Reducing Worker Stress

As an employer, I understand that you have a company to run. However, I do encourage you to realize that according to the American Institute of Stress, job stress costs U.S. businesses more than $300 billion annually due to increased absenteeism, employee turnover, diminished productivity, and medical expenses. And that’s not all. Think about the following:

  • The journal BMC Public Health notes that employees who work in high-stress jobs visit physicians 26 percent more often than their low-stress counterparts.
  • The European Agency for Safety and Health at Work reported that over half of the 550 million working days lost annually in the United States from absenteeism are related to stress.
  • Absenteeism is estimated to cost American companies $602/worker/year (also per The European Agency for Safety and Health) and the price tag for large employers approaches $3.5MM annually.

So what can an employer do to help reduce worker stress, both for “under contract” high performers as well as at-will employees? Here are the tips that I recommend:

  • Ask managers to lead by example. Encourage and lead employees in stress relief activities, such as walking, healthy eating, laughing, and even meditating.
  • Establish at-work exercise programs. Remember, even low levels of aerobic exercise, such as 30 minutes of brisk walking five days a week can be effective.
  • Program stretch break reminders on employee calendars or in Outlook. These reminders appear throughout the day and provide employees with the opportunity to step away from their desks.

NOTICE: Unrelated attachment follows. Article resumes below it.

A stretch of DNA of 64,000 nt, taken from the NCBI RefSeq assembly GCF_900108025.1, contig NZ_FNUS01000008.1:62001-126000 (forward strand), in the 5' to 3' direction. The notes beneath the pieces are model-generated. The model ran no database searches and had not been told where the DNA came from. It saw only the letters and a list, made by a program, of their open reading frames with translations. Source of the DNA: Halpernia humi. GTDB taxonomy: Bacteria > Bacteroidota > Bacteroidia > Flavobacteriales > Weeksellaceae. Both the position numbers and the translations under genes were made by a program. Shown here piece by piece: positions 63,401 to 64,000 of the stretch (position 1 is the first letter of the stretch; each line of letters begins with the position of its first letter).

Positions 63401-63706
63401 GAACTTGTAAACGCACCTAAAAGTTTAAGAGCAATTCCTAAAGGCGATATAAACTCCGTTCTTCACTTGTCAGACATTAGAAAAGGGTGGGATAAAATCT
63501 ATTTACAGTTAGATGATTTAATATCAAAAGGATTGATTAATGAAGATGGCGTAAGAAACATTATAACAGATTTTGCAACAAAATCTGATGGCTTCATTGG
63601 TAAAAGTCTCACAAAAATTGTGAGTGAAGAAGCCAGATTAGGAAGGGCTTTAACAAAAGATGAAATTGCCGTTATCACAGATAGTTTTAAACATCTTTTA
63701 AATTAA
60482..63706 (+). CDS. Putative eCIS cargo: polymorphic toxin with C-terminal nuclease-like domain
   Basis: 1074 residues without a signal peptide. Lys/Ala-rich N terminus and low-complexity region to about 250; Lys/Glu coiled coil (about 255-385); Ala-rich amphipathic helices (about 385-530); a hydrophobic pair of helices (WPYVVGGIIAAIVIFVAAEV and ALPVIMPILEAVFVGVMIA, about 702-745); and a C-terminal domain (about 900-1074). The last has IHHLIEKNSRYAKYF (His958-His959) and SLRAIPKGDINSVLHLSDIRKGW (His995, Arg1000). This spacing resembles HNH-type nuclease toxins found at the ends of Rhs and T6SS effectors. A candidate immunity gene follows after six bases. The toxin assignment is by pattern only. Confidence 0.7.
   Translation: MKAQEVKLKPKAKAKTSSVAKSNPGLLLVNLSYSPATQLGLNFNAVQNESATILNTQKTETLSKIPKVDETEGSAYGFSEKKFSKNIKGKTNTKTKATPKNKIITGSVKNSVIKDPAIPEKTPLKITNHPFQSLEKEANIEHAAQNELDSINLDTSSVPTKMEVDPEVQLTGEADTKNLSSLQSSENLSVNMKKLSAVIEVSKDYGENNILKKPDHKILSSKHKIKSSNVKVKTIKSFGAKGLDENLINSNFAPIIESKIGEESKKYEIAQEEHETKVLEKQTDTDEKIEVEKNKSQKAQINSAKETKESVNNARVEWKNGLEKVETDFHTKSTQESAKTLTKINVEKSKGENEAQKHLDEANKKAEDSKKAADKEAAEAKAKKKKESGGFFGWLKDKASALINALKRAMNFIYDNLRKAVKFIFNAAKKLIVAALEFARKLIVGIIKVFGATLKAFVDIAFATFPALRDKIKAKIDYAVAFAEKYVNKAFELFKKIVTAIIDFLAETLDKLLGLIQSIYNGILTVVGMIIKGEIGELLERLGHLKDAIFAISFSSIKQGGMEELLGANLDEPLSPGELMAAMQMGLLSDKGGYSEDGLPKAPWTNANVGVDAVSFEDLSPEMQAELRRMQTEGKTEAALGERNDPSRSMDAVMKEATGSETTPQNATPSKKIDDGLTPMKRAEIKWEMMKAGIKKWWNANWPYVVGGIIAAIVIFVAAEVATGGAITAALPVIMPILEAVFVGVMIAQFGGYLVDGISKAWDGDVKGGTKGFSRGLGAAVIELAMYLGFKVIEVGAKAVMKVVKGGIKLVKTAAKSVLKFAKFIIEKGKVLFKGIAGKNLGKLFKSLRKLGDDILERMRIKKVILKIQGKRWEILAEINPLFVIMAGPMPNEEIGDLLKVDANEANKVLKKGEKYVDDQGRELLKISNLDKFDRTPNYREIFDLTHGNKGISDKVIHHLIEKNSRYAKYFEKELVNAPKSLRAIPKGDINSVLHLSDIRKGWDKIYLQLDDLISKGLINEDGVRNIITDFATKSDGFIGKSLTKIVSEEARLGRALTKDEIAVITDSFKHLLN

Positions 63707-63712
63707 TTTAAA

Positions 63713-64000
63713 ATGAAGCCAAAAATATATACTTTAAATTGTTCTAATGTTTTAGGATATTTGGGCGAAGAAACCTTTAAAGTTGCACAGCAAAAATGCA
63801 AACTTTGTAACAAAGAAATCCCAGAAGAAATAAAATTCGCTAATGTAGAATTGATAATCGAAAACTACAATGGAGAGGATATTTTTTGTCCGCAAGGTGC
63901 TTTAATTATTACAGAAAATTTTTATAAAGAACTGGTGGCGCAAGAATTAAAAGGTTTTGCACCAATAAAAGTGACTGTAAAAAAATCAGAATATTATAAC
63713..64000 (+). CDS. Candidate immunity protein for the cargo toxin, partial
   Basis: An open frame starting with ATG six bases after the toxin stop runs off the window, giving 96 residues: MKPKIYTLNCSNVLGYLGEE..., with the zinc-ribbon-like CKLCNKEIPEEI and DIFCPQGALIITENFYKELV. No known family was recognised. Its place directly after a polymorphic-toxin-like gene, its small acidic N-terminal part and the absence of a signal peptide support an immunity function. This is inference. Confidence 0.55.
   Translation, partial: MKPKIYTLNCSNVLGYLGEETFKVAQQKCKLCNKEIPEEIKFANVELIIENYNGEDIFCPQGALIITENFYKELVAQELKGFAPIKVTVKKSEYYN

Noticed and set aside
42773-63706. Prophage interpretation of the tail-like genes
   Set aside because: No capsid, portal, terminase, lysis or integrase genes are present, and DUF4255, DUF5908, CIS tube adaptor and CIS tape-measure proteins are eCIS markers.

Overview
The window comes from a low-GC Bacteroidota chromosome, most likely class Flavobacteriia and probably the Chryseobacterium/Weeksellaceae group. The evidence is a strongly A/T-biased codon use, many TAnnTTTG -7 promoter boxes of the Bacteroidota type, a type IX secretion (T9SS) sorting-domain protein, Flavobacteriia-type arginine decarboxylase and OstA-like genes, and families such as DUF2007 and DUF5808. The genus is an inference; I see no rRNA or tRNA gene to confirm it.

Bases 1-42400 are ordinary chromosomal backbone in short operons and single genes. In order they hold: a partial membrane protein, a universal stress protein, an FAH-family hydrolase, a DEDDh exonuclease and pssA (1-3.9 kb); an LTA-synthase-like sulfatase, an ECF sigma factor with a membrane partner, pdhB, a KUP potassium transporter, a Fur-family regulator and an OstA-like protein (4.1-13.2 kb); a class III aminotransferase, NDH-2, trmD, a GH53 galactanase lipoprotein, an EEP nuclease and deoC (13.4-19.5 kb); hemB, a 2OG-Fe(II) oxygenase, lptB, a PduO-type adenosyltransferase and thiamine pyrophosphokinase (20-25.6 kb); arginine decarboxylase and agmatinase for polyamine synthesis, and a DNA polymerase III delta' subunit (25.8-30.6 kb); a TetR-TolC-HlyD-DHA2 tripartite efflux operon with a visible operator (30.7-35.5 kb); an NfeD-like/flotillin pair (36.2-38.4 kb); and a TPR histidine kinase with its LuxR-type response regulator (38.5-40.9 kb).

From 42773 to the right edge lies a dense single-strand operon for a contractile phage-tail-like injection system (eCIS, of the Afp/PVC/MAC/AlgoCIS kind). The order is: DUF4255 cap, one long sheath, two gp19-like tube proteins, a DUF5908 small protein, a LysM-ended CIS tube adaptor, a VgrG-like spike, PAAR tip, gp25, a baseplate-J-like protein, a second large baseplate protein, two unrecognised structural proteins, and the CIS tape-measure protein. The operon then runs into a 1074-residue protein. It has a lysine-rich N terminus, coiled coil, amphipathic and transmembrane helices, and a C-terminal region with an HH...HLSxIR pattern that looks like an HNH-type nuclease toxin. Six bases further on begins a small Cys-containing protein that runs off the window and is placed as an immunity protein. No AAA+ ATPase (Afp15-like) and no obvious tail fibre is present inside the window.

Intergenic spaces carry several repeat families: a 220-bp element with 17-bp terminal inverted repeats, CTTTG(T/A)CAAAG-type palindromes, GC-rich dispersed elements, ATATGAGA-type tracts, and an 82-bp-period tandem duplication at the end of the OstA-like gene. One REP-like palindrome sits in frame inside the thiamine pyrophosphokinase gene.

• Create a space in your office for quiet time or meditation. This provides employees a refuge from technology. Many people find that they are refreshed and reenergized after taking a time to regroup and gather their thoughts.
  • Encourage or create social activities, team building, and a culture that promotes laughter. Remember, your employees spend a lot of time together. The more they enjoy it, the happier the workplace will be.
  • Allow your employees to separate themselves from work when they are done for the day. Develop a “no afterhours email policy” or state that it’s company policy to shut off phones come day’s end. Having this messaging delivered in a top-down approach will set the tone of your office.

I firmly believe that a positive employer/employee relationship is possible, and attainable. Oftentimes, it only takes a bit of introspection and analysis in order to set boundaries that allow employees to be their most productive and engaged while on the job.

For more information about how I can help you retain your best employees during times of stress, turmoil, or grief, visit www.BLTStrategies.com today.

Mary Ellen Wasielewski